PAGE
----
Equally encouraging still is the way Sen. John Unger, Blue Ridge Community and Technical College Peter Checkovich and other leaders stepped up not on a “bonus” Monday off but during a regular weekend and organized efforts to get bottled water, microwaveable meals and other aid to residents in need in Kanawha and eight other counties.
But there’s also this to consider: If King hadn’t been slain outside Room 306 of the Lorraine Motel nearly a half-century ago, he might have succeeded in his effort to eliminate poverty, and West Virginia today would be a much different place.
In King’s book, “Where Do We Go From Here: Chaos or Community,” he advocated a straightforward way to ensure a better life for all Americans: “I am now convinced,” he wrote, “that the simplest solution to poverty is to abolish it directly by a now widely discussed measure: the guaranteed income.”
I was born in 1967, the year King’s book came out and was far into middle age before I ever heard of this movement. It’s certainly not in vogue in today’s political climate, where many politicians make the poor out to be the biggest problem our country has.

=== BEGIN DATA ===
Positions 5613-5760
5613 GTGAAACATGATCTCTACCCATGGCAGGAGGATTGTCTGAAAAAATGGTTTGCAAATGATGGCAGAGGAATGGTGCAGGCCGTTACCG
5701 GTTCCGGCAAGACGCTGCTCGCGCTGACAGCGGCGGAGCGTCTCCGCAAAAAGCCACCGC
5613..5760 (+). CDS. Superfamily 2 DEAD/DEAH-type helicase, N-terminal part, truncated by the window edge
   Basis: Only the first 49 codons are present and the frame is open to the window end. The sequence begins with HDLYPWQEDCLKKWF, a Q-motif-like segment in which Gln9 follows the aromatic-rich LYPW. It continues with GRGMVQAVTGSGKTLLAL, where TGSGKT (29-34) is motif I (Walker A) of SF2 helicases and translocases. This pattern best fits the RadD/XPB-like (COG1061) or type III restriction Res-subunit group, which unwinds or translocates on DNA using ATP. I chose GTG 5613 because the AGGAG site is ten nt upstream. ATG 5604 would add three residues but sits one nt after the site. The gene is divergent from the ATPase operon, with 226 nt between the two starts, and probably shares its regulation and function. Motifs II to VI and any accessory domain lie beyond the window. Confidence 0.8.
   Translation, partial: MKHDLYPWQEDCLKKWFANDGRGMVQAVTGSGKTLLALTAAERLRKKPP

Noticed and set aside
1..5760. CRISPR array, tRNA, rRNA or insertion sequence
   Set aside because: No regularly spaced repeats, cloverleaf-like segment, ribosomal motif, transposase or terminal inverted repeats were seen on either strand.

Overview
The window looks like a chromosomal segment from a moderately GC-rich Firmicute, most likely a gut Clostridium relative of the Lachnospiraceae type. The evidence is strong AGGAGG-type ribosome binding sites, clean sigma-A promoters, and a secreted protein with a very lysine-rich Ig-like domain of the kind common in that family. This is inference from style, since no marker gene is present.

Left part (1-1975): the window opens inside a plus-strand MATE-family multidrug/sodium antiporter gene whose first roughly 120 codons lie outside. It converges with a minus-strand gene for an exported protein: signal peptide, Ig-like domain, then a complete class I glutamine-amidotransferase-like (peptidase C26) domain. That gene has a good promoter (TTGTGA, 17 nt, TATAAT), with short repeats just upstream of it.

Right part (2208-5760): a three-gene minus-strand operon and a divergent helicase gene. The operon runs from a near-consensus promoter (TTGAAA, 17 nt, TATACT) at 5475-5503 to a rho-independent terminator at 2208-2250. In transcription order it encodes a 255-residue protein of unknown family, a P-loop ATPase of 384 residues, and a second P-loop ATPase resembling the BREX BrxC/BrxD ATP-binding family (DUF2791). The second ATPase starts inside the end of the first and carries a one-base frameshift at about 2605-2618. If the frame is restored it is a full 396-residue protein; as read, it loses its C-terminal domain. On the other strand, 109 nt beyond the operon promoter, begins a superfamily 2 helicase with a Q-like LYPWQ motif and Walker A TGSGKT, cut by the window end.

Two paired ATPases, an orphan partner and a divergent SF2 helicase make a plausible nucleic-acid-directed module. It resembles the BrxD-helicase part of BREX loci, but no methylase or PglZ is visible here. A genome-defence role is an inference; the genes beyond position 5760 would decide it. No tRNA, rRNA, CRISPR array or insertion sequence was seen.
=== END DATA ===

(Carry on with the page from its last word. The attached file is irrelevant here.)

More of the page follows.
King’s thought was for our government to guarantee a financial floor – a comfortable median income – and thus give every American the psychological benefit of economic security. This would end the welfare state, eliminate class warfare. To qualify for the guaranteed income, citizens would either work in a traditional job or spend the workweek completing community service.
Economists such as John Kenneth Galbraith and Milton Friedman (and literally 1,000 others) endorsed the idea when it went before Congress in 1968. So did Daniel P. Moynihan, then Lyndon Johnson’s Labor Secretary. (He’d grown up in poverty in New York City and went on to serve for decades as a U.S. Senator from New York.)
Had King’s idea prevailed, it’s likely West Virginia today would be home to fewer citizens with “Friend of Coal” bumper stickers. With grinding poverty at bay, citizens wouldn’t feel the need to express blind, blanket gratitude just to have any job, any level of income. The ultra-rich “job creators” wouldn’t hold quite the same sway.
West Virginians might also have energy left over to begin asking hard questions of lawmakers and to insist the government work first and foremost for the people. In that West Virginia, the government might have demanded more of Freedom Industries, and 300,000 West Virginians might not be longing for the day when they don’t need trucked-in bottled water to quench their thirst, get clean and make dinner.